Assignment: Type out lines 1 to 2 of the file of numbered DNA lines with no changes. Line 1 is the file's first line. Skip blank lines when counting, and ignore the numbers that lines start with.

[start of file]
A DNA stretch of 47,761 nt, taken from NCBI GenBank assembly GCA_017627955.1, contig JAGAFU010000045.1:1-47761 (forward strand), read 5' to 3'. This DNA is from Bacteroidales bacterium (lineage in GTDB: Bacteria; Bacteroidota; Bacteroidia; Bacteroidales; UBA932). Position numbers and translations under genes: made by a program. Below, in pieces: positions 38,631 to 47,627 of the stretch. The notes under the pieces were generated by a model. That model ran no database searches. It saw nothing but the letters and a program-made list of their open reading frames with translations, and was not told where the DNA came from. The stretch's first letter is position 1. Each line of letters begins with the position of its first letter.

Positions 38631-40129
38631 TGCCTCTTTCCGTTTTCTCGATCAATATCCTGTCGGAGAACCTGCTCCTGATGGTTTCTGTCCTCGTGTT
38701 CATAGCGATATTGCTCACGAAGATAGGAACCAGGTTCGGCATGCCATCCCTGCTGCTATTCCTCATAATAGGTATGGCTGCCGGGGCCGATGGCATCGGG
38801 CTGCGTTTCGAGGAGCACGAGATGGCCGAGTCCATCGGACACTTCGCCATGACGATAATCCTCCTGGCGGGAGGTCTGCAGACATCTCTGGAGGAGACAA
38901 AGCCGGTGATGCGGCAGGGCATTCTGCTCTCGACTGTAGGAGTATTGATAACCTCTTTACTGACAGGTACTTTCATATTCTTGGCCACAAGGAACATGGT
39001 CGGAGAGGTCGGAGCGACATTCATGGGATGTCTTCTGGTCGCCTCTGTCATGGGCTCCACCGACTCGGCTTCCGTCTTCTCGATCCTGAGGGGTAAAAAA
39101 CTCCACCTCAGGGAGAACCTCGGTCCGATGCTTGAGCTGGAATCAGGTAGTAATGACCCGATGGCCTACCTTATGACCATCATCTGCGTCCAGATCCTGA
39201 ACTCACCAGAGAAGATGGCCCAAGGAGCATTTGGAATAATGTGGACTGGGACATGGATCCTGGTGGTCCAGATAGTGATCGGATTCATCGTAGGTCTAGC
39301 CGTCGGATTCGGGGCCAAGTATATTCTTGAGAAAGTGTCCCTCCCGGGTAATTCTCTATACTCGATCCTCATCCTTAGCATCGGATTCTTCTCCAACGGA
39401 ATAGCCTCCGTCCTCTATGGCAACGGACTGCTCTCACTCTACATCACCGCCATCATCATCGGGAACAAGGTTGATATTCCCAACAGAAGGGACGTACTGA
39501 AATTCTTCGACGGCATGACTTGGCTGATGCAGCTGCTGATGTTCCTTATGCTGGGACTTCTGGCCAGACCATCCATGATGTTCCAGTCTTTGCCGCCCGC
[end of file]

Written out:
A DNA stretch of 47,761 nt, taken from NCBI GenBank assembly GCA_017627955.1, contig JAGAFU010000045.1:1-47761 (forward strand), read 5' to 3'. This DNA is from Bacteroidales bacterium (lineage in GTDB: Bacteria; Bacteroidota; Bacteroidia; Bacteroidales; UBA932). Position numbers and translations under genes: made by a program. Below, in pieces: positions 38,631 to 47,627 of the stretch. The notes under the pieces were generated by a model. That model ran no database searches. It saw nothing but the letters and a program-made list of their open reading frames with translations, and was not told where the DNA came from. The stretch's first letter is position 1. Each line of letters begins with the position of its first letter.

Positions 38631-40129